But experimentation is good!

Edited by Zeta

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Well that didn't take long - Liz Parrish is now claiming victory, in this new article posted to the Bioviva website.

 

In it they claim independent tests show her leukocytes telomeres have been lengthened:

 

In September 2015, telomere data taken from Parrish’s white blood cells by SpectraCell‘s specialised clinical testing laboratory in Houston, Texas, immediately before therapies were administered, revealed that Parrish’s telomeres were unusually short for her age, leaving her vulnerable to age-associated diseases earlier in life.
 
In March 2016, the same tests were taken again by SpectraCell revealed that her telomeres had lengthened by approximately 20 years, from 6.71kb to 7.33kb. This implies that Parrish’s white blood cells (leukocytes) have become biologically younger. 
 
I'm not sure that last statement is warranted, but it is nice to see that the treatment apparently did have some effect - it would have been really disappointing if it hadn't. 
 
It will be interesting to see what happens to Liz and her health going forward. Interesting to see and inspirational perhaps, but not very scientifically informative, since she's only "one rat". It seems the only chance of even a glimmer of insight would be a negative result - if (heaven forbid) she were to develop leukemia or some rare form of cancer, which upon biopsy was found to be exploiting lengthened telomeres to promote cell division. Even that would obviously not be definitive.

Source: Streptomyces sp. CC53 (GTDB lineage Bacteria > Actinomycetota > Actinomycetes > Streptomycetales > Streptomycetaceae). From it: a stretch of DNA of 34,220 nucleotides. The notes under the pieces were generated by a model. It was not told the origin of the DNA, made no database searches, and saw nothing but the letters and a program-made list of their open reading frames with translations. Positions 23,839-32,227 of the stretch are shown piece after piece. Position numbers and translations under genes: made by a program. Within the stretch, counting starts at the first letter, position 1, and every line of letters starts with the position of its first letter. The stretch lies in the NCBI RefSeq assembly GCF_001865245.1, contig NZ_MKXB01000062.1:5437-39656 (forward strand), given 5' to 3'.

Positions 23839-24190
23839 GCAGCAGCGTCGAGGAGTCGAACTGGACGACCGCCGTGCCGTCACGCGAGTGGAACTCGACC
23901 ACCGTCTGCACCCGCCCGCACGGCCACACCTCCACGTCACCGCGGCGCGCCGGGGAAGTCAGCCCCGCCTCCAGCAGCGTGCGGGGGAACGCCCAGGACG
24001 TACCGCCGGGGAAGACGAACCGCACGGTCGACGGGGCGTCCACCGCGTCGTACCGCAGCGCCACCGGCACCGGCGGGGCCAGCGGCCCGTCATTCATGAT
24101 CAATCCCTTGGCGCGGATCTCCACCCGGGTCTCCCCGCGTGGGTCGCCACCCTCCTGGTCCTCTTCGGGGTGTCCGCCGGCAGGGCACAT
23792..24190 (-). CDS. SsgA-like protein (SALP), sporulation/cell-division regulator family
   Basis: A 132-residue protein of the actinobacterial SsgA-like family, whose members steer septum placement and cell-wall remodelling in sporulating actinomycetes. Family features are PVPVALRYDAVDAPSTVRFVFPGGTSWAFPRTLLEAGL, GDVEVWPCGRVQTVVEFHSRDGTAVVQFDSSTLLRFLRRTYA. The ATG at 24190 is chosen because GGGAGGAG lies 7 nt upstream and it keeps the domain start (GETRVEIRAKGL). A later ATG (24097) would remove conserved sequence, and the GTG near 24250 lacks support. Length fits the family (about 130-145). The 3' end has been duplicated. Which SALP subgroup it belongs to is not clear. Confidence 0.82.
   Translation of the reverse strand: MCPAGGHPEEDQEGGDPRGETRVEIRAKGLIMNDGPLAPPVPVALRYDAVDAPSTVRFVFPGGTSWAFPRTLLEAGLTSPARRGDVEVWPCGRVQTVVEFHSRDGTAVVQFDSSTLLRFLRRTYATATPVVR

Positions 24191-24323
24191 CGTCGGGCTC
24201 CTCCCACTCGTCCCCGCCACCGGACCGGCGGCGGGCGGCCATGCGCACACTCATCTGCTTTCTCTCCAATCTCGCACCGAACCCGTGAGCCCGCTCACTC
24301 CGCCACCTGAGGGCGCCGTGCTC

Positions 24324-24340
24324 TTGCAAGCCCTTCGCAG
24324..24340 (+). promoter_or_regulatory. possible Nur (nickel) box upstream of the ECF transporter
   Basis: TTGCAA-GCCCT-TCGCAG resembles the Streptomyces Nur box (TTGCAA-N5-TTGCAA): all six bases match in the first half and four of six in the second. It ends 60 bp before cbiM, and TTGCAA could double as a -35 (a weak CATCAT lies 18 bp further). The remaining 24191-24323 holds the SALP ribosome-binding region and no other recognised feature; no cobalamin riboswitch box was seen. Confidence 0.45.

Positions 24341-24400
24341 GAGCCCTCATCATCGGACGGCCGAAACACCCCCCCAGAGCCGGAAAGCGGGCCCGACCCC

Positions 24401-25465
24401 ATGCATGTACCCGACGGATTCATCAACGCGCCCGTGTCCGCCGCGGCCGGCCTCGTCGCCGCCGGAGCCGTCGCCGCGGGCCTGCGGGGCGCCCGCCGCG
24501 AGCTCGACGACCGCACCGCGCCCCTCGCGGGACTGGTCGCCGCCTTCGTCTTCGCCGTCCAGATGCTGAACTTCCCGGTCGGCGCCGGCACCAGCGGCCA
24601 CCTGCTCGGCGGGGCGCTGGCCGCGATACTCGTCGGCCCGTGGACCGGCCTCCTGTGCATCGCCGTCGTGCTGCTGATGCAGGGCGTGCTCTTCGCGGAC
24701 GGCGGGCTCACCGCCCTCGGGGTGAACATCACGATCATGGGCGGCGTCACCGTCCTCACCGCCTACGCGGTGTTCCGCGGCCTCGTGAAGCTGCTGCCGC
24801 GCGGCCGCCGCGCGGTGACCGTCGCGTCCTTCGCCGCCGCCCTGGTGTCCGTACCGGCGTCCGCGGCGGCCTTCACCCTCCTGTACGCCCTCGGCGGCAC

But if she goes on to live a long and healthy life we'll never know if the treatment had any effect at all, and whether or not any positive outcomes were more a result of a placebo effect than the treatments she received.
 
But that's just my perspective.
 
Sithra, earlier in this thread you went out on a limb and said:

If Parrish even remotely demonstrates that she's "slowed aging" via whatever she's done, the line for similar gene treatments will only be about -- oh -- a billion miles long in spite of what the establishment cautions... 

 

Would you consider this demonstration of "slowed aging", or even "reversed aging" as she appears to be claiming? If so, do you still predict a billion mile long line, and will you be in it? If not, what do you think she could conceiveably do instead to demonstrate she's "slowed aging"?
 
--Dean

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Slowed aging? Not sure, Dean, I guess it's too early to tell? Stay tuned! It's fun and exciting to see cool people do cool things with their lives for the potential benefit of others, though, and I'm crossing my fingers for her. Hope those telomeres know when to stop!